The Essentials of Logic Analyzers

The Essentials of Logic Analyzers

Logic analyzers are a critical tool to be found on any serious digital system designer’s workbench, whether as standalone instrument, in a modular chassis, or PC-based.

Just as the oscilloscope is the instrument of choice for analog electronics, and the spectrum analyzer is preferred for RF measurement, the logic analyzer is the go-to instrument for digital system designers.

Equipped with multiple channels, the logic analyzer characterizes the data state and timing of a large number of digital signals. Typically, these digital measuring instruments offer 16, 32, 64, or a greater number of input channels that can be displayed in a variety of formats. Among these display formats are timing diagrams, state diagrams, protocol decodes, and assembly code.

Logic Analyzer Form Factors

Logic analyzers come in a range of form factors, including instrument, modular, and computer-based packages. Instrument-format logic analyzers are housed in traditional, standalone cases just like an oscilloscope or spectrum analyzer (Fig. 1).

1. Keysight Technologies’ 16864A 136-channel portable logic analyzer comes in a standalone instrument chassis; others are available in modular or PC-based form factors. (Source: Keysight Technologies)

Modular logic analyzers are based on standardized modular PC cards intended to operate in a mainframe crate or chassis. They’re available with a fixed channel count per module; the maximum channel capacity is a function of the number of slots in the crate. Power and timing signals are shared between all of the modules in a crate (Fig. 2).

PC-based instruments are small modules connected to a PC using USB or Ethernet connections (Fig. 3). In recent years, logic-analysis capability has been incorporated into digital oscilloscopes, giving rise to “mixed-signal oscilloscopes” or MSOs. On top of that, instruments like the GoLogicXL-36 shown in Fig. 3 can be connected to an oscilloscope to add logic-analyzer trigging capabilities to the features of a scope.

Decoding the Logic Analyzer’s Display

A logic-analyzer display consists of multiple channels of digital data plotted as digital state versus time (Fig. 4). This display from a 16-channel, PC-based logic analyzer shows a four-wire digital bus along with the three component signals of a SPI bus.

The digital bus has four component signals (D0-D3) combined with the bus state. The vertical scale is the logical state of each digital line, ‘0’ lower state or ‘1’ upper state. The state readout is the hex value of the parallel bus signals

The three SPI bus signals are the SPI data, clock, and chip select. The SPI bus readout shows the decoded value of the data contained in the serial SPI packet. The SPI packet is data that’s occurring during the eight-pulse clock burst while the chip-select line is in the low or ‘0’ state.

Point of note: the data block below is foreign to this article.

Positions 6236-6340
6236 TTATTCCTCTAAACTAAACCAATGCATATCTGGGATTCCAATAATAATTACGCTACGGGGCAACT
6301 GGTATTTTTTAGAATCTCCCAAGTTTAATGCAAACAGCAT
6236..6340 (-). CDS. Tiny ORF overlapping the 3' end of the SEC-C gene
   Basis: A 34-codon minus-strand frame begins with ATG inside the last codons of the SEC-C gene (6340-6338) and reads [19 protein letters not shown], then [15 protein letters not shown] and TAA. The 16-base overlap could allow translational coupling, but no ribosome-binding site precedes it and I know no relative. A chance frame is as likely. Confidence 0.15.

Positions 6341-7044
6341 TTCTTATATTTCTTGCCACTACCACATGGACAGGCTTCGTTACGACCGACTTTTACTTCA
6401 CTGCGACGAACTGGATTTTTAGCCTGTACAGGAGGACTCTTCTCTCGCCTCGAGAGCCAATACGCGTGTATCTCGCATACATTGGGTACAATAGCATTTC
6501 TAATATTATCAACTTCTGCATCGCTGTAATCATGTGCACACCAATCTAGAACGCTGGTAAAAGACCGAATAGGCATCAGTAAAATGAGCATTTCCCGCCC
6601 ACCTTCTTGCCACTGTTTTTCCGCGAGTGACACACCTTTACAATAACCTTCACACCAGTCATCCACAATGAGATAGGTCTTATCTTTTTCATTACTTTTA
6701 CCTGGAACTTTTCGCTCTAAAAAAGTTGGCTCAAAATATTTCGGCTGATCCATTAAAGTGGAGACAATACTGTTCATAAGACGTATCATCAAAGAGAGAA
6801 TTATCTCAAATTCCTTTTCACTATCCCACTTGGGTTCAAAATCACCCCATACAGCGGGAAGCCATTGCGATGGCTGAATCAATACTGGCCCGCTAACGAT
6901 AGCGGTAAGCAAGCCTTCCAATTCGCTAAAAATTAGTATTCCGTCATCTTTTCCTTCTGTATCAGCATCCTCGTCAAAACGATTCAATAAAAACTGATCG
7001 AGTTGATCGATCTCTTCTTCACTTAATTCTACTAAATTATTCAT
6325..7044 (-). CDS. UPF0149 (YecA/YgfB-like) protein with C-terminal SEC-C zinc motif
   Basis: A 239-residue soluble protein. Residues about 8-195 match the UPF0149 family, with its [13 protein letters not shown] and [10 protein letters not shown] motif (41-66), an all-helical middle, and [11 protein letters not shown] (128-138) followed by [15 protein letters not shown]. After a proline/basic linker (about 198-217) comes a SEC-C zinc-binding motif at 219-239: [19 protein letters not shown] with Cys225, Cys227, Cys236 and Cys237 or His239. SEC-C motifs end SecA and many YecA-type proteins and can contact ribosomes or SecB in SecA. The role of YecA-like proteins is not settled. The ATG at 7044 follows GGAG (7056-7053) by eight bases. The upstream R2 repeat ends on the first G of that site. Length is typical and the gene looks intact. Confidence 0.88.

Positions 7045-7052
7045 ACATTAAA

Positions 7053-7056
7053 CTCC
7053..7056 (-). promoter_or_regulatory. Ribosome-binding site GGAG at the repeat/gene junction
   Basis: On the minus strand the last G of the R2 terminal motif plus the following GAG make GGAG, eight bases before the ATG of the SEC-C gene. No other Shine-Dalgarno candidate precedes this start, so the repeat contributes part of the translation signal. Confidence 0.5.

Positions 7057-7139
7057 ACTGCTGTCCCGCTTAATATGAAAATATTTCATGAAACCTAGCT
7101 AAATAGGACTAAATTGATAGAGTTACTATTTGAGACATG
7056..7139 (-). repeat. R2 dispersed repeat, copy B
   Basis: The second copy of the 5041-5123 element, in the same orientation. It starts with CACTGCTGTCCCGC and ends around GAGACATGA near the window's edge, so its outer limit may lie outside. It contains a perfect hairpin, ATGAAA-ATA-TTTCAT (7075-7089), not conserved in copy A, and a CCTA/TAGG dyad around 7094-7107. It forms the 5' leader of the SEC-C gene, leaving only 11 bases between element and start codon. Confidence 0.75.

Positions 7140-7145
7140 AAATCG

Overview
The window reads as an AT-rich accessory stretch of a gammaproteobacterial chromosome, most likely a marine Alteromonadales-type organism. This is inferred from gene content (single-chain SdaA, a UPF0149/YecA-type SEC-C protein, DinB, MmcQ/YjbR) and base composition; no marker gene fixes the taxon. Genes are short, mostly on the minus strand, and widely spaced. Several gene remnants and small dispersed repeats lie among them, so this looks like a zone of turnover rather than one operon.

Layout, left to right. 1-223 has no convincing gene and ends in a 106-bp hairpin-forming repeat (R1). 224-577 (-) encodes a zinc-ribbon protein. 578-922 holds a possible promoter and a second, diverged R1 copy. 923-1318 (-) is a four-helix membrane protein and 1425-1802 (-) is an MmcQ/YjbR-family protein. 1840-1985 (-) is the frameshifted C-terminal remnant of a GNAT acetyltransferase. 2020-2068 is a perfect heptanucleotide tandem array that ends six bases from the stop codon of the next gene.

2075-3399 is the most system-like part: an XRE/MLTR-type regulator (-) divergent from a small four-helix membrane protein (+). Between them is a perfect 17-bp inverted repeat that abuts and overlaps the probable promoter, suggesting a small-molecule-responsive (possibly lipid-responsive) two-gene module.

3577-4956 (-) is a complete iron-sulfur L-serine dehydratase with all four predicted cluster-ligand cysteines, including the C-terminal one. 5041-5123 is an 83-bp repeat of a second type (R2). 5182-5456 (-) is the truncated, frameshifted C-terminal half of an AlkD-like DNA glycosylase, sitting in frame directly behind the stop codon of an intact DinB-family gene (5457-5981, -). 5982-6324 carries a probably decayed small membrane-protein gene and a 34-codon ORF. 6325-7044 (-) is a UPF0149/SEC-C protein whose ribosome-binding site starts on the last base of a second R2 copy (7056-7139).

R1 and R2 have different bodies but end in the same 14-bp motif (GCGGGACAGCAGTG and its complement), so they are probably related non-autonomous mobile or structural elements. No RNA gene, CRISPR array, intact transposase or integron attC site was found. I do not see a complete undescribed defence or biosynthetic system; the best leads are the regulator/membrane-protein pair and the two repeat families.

2. The 32-channel PXI-e 6545 from National Instruments is a good example of a modular logic analyzer. (Source: National Instruments)

Logic-Analyzer Operation

The logic analyzer, like the digital oscilloscope, is a digital instrument. It digitizes each input channel at a rate set by the analyzer’s clock rate. Unlike an oscilloscope, each channel of the digital conversion contains just a single bit. Is the signal above or below the user-set digital threshold? The resulting digitized data has a value of either 0 or 1. Standard threshold values for TTL, CMOS, or other user-set thresholds are between 0 and 7 V.

All digital channels are clocked simultaneously, and the parallel digital data is clocked into the acquisition memory. The acquisition memory has one row of memory for each digital input. The depth of the acquisition memory determines the duration of the measurement. Data is acquired continuously in the memory until the occurrence of a trigger event. At this time, the memory contents are displayed. If the logic analyzer is set in single trigger mode, the acquisition stops until it is re-armed. In normal trigger mode, the acquisition resumes, awaiting the next trigger event. 

The user can set the trigger location so that it occurs in the center of the acquisition memory. By doing so, it’s possible to observe the data before and after the trigger. Therefore, if triggered by an anomalous event, the logic analyzer can show the conditions leading up to that event. Display zoom allows users to view selected sections of the memory contents.

Logic analyzers are triggered just like an oscilloscope. The trigger condition could be a simple edge transition of a single digital input or the presence of a preset logic state involving multiple digital lines. Common trigger events include specific data words, data words within specific ranges of values, after a preset number of events based on an event counter, or an external trigger signal. Conditional triggering, where a trigger event occurs only under a qualifying logic condition, takes place simultaneously. When the trigger event occurs, it locks the content of the acquisition memory, which is then displayed as explained previously.